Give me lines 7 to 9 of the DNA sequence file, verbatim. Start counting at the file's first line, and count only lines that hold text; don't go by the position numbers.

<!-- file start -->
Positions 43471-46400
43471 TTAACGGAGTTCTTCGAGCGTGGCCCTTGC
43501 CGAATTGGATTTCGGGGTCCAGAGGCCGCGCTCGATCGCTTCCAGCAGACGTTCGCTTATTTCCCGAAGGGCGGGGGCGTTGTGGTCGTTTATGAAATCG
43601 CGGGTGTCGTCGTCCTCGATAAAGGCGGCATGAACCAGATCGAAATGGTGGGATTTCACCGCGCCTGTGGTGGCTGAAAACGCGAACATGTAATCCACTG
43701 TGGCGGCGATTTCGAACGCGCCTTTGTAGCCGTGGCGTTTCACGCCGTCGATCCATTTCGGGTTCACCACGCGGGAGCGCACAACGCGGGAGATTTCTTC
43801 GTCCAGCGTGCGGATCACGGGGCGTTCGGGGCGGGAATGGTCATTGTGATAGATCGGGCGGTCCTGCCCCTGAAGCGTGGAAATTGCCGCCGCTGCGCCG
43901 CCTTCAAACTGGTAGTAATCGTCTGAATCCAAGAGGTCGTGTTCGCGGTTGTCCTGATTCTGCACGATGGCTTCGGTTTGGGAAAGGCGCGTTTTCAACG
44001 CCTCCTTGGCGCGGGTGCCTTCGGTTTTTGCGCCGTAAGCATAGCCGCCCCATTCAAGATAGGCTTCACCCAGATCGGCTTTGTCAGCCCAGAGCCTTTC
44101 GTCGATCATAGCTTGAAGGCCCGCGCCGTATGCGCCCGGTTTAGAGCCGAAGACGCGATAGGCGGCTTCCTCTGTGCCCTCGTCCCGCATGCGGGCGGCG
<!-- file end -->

43901 CCTTCAAACTGGTAGTAATCGTCTGAATCCAAGAGGTCGTGTTCGCGGTTGTCCTGATTCTGCACGATGGCTTCGGTTTGGGAAAGGCGCGTTTTCAACG
44001 CCTCCTTGGCGCGGGTGCCTTCGGTTTTTGCGCCGTAAGCATAGCCGCCCCATTCAAGATAGGCTTCACCCAGATCGGCTTTGTCAGCCCAGAGCCTTTC
44101 GTCGATCATAGCTTGAAGGCCCGCGCCGTATGCGCCCGGTTTAGAGCCGAAGACGCGATAGGCGGCTTCCTCTGTGCCCTCGTCCCGCATGCGGGCGGCG